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Generally favorable reviews - based on 7 Critic Reviews What's this?

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Generally favorable reviews- based on 23 Ratings

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  • Summary: DRAGON QUEST III: The Seeds of Salvation-one of the most highly acclaimed and best-selling games in the franchise is finally here for mobile!
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Score distribution:
  1. Positive: 4 out of 7
  2. Negative: 0 out of 7
  1. Dec 8, 2014
    It might seem a little pricey given its 8-bit origins, but I can promise you that when you're coming out the other end of Dragon Quest 3, you'll feel like every penny was well-spent.
  2. Dec 9, 2014
    Dragon Quest III: The Seeds of Salvation joins mobile’s ever-growing Dragon Quest pantheon, and fans of traditional RPGs should rejoice.
  3. Dec 11, 2014
    If playing in English is not a problem then this is a great moment to relive one of the best RPGs ever made.
  4. Jan 24, 2015
    A great representative icon of a time when the RPG was made based on pixels and not with pompous video sequences. If you want classic RPG style, this is your game, although its adaptation to iOS and Android devices could be better.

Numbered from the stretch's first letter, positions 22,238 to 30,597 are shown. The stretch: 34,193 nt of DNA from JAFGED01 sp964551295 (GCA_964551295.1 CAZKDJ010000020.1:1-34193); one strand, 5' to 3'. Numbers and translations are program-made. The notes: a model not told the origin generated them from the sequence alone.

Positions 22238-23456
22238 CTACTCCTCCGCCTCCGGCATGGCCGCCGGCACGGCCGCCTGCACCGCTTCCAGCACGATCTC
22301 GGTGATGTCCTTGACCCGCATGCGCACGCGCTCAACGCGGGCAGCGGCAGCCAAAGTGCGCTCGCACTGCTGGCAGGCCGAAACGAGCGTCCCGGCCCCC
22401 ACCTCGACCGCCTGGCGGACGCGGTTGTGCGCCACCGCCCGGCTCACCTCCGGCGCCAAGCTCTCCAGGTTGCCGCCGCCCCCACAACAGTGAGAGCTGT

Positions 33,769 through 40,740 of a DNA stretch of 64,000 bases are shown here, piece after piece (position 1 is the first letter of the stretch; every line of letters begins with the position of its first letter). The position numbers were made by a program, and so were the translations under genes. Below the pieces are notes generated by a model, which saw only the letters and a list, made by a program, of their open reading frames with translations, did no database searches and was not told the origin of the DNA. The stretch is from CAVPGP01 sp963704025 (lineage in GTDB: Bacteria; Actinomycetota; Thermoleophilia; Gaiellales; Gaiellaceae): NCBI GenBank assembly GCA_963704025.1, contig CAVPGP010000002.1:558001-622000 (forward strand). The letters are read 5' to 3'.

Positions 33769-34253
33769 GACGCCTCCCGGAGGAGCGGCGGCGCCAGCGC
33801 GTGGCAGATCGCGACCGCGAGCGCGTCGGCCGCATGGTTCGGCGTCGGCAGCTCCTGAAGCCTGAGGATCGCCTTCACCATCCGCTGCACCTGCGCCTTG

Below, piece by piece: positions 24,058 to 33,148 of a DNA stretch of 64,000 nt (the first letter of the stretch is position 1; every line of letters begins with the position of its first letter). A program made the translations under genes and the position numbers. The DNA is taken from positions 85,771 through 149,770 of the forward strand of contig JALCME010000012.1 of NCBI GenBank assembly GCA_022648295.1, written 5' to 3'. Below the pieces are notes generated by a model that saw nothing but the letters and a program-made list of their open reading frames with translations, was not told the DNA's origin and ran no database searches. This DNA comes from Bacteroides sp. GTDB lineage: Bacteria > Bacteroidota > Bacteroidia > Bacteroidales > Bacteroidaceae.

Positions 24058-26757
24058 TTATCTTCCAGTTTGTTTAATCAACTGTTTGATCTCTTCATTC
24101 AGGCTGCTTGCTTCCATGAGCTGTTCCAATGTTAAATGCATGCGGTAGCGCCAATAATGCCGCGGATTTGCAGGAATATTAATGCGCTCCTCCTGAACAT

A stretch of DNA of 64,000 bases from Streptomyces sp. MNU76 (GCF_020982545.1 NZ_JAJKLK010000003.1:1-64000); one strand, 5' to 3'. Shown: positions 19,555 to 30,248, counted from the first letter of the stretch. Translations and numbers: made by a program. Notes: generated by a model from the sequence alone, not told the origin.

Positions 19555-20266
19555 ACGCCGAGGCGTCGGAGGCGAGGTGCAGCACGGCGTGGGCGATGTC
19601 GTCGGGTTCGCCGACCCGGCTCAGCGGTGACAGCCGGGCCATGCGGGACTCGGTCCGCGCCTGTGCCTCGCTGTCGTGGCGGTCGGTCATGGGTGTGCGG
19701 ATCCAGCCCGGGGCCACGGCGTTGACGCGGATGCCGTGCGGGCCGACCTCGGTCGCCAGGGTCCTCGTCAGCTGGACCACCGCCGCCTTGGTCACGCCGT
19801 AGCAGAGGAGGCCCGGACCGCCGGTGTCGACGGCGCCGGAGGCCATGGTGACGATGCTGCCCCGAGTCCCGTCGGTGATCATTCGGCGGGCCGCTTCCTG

5. Dec 18, 2014
    A walk down memory lane isn't foolproof for Dragon Quest III, but it has its merits.
  6. Dec 10, 2014
    If you're a huge JRPG fan or just enjoy playing on mobile for long bouts of time this game may scratch your itch. However, with the high price and time investment, this game isn't particularly conductive to mobile gaming.
  7. Dec 8, 2014
    Epic in scope, and with plenty of numbers to juggle, but it ultimately feels clumsy and monotonous by modern standards.
Score distribution:
  1. Positive: 1 out of 2
  2. Mixed: 0 out of 2
  3. Negative: 1 out of 2
  1. Apr 6, 2015
    The game is great, especially considering its original release date. It allows deep customization of every character and lets you select yourThe game is great, especially considering its original release date. It allows deep customization of every character and lets you select your companions from the start: you can choose class, stats and personalities for each one of them (including your main character). The combat system is similar yet deeper than the one in DQ1 and DQ2 and has a customizable "auto-battle" feature for grinding (wich is great). Also, this game is HUGE. The only problem is that this port to iOS and Android (as the ports of DQ1 and DQ2) have worse graphics than the SNES remakes (but DQ3 is the better one in this regard). Also, the SNES remake had an introductive sequence which is missing in this version. The new orchestral score is great, though.